Health

Happiness may not bring you more sex, but more sex makes you happier.

Seriously, Science?By Seriously ScienceOct 10, 2017 10:00 AM
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Image: Flickr/Victor Björkund

The pursuit of happiness is a tricky journey. Things that seem like they might make you happy don't (e.g.money), and things that you've been told time and again will make you happy, like chatting with friends, need to be done right. Here, scientists wanted to understand about the relationship between happiness and sex. To do this, they had 152 adults keep diaries to record their sexual activity and happiness levels. Turns out that being happy does not lead to more sex, but (hooray!) sex does make you happier, for at least 24 hours. Let's do this.

Sexuality Leads to Boosts in Mood and Meaning in Life With No Evidence for the Reverse Direction: A Daily Diary Investigation.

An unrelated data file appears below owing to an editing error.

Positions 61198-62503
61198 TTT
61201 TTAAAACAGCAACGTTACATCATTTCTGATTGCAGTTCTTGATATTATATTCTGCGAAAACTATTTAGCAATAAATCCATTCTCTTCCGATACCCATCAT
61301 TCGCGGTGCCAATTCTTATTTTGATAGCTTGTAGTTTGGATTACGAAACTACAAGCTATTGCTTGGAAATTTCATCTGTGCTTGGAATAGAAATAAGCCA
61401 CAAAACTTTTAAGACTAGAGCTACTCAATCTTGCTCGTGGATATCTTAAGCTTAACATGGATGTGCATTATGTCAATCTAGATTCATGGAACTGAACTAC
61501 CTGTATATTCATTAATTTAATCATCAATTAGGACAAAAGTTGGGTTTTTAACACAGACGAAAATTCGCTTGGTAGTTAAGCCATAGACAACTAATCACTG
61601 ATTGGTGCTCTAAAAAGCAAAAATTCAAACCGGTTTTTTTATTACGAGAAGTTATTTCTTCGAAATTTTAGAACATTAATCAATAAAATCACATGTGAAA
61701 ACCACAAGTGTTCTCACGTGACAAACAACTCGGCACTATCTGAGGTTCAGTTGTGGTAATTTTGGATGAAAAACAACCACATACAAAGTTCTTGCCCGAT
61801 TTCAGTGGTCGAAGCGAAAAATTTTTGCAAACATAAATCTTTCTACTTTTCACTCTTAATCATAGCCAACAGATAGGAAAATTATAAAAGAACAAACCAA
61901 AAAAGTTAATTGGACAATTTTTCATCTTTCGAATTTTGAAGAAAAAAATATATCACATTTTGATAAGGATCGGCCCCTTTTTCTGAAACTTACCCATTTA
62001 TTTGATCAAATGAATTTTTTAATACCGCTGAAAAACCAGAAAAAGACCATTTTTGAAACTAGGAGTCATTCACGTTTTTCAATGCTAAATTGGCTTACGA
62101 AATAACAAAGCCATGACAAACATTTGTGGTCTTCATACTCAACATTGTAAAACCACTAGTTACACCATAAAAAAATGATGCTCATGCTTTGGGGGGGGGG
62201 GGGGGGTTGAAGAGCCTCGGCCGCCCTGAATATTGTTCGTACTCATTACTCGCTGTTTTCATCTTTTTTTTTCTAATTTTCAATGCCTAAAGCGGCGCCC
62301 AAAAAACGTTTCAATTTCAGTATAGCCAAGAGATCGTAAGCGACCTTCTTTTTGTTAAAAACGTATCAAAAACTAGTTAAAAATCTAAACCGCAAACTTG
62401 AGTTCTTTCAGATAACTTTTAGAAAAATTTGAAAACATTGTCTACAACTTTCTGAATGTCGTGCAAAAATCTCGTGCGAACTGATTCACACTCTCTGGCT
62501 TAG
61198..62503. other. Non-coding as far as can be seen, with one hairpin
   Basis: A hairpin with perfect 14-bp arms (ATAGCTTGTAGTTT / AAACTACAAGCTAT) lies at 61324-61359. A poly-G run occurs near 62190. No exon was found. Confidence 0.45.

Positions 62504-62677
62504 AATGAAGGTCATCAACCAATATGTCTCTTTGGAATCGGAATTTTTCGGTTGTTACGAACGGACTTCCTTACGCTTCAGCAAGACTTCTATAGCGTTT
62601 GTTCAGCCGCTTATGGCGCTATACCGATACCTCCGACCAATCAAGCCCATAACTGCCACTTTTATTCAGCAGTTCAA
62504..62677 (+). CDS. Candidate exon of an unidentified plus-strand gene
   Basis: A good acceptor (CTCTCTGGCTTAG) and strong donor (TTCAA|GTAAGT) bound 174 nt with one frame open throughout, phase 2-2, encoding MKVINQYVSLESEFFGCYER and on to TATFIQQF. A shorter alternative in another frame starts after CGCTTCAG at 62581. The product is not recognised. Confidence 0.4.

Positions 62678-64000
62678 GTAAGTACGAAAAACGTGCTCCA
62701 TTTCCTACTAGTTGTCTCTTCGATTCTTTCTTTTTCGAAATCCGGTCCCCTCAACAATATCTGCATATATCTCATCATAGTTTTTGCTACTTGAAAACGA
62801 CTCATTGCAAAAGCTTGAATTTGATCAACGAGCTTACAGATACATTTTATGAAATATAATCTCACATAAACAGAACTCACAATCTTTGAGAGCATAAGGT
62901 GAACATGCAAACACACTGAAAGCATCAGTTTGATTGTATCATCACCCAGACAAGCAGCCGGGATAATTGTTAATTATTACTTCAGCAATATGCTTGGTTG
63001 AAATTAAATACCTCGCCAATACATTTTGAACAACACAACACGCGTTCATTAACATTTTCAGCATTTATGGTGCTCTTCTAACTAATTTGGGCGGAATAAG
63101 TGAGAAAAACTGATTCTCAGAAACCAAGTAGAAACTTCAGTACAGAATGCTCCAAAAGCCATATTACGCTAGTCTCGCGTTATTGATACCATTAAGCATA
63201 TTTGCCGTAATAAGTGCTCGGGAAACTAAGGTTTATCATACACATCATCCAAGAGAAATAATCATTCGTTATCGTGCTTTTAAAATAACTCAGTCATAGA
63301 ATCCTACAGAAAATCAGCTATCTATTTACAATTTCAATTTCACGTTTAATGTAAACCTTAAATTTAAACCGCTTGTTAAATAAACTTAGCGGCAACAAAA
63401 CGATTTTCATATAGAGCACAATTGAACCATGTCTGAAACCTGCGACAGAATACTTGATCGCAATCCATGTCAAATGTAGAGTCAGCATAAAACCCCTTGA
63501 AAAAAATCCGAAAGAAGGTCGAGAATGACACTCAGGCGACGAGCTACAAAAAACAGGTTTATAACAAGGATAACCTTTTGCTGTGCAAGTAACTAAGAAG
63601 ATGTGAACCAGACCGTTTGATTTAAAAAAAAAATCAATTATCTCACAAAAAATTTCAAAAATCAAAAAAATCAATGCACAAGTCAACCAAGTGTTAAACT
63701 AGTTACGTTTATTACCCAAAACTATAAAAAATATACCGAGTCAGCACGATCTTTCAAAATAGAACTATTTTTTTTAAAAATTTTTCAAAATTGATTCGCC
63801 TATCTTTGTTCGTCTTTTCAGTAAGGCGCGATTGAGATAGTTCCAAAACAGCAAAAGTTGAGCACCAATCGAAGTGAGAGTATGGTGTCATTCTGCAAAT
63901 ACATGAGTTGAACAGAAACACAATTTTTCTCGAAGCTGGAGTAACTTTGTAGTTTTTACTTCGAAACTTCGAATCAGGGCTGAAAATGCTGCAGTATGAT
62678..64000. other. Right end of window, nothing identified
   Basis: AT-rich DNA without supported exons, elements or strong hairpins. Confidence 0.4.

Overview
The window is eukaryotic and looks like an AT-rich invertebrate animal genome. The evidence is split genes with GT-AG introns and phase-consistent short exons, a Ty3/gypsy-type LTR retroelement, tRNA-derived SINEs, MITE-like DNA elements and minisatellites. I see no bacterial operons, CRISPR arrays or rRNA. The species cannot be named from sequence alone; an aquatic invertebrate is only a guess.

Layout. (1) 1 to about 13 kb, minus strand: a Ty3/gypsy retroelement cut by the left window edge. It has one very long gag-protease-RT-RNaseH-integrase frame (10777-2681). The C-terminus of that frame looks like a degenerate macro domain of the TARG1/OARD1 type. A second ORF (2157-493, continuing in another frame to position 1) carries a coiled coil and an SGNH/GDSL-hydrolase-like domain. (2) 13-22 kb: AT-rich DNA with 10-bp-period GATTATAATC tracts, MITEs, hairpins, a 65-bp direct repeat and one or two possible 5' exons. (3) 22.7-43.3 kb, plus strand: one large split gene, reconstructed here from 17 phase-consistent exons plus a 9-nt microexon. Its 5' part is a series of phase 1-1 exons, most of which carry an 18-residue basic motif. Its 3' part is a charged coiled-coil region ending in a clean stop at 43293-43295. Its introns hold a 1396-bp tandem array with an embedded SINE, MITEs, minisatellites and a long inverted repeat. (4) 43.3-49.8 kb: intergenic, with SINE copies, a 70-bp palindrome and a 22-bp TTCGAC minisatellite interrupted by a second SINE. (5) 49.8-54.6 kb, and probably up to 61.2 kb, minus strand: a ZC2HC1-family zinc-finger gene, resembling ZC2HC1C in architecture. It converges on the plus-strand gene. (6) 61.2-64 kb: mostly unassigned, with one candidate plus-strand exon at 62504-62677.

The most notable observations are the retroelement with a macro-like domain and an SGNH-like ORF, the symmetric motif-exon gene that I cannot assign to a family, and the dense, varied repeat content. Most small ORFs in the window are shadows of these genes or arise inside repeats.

"Sex is rarely discussed in theories of well-being and rarely empirically examined using methods other than cross-sectional surveys. In the present study, a daily diary approach was used (for 21 days with 152 adults) to explore the relationship between the presence and quality of sexual episodes and well-being (positive affect, negative affect, meaning in life). Time-lagged analyses demonstrated that sexual activity on 1 day was related to greater well-being the next. As for the quality of episodes, higher reported sexual pleasure and intimacy predicted greater positive affect and lower negative affect the following day. When the reverse direction was tested, well-being did not predict next-day sexual activity, pleasure, or intimacy. These results suggest a unidirectional relationship in which the presence and quality of sexual activity lead to gains in well-being the following day. Contextual moderators (gender, relationship status, relationship closeness, and relationship length) allowed for tests of conditions altering the link between sexuality and well-being. Relationship closeness was the most robust moderator in predicting greater levels of meaning in life and positive affect following sexual episodes. These data provide evidence to support the continual consideration of sex in empirical work and theoretical models of elements that comprise healthy relationships and a good life." Related content: Apparently, brown bears like oral sex, too!Monkey on Deer Sex: It Happens.Study finds that people with higher incomes have more sex.

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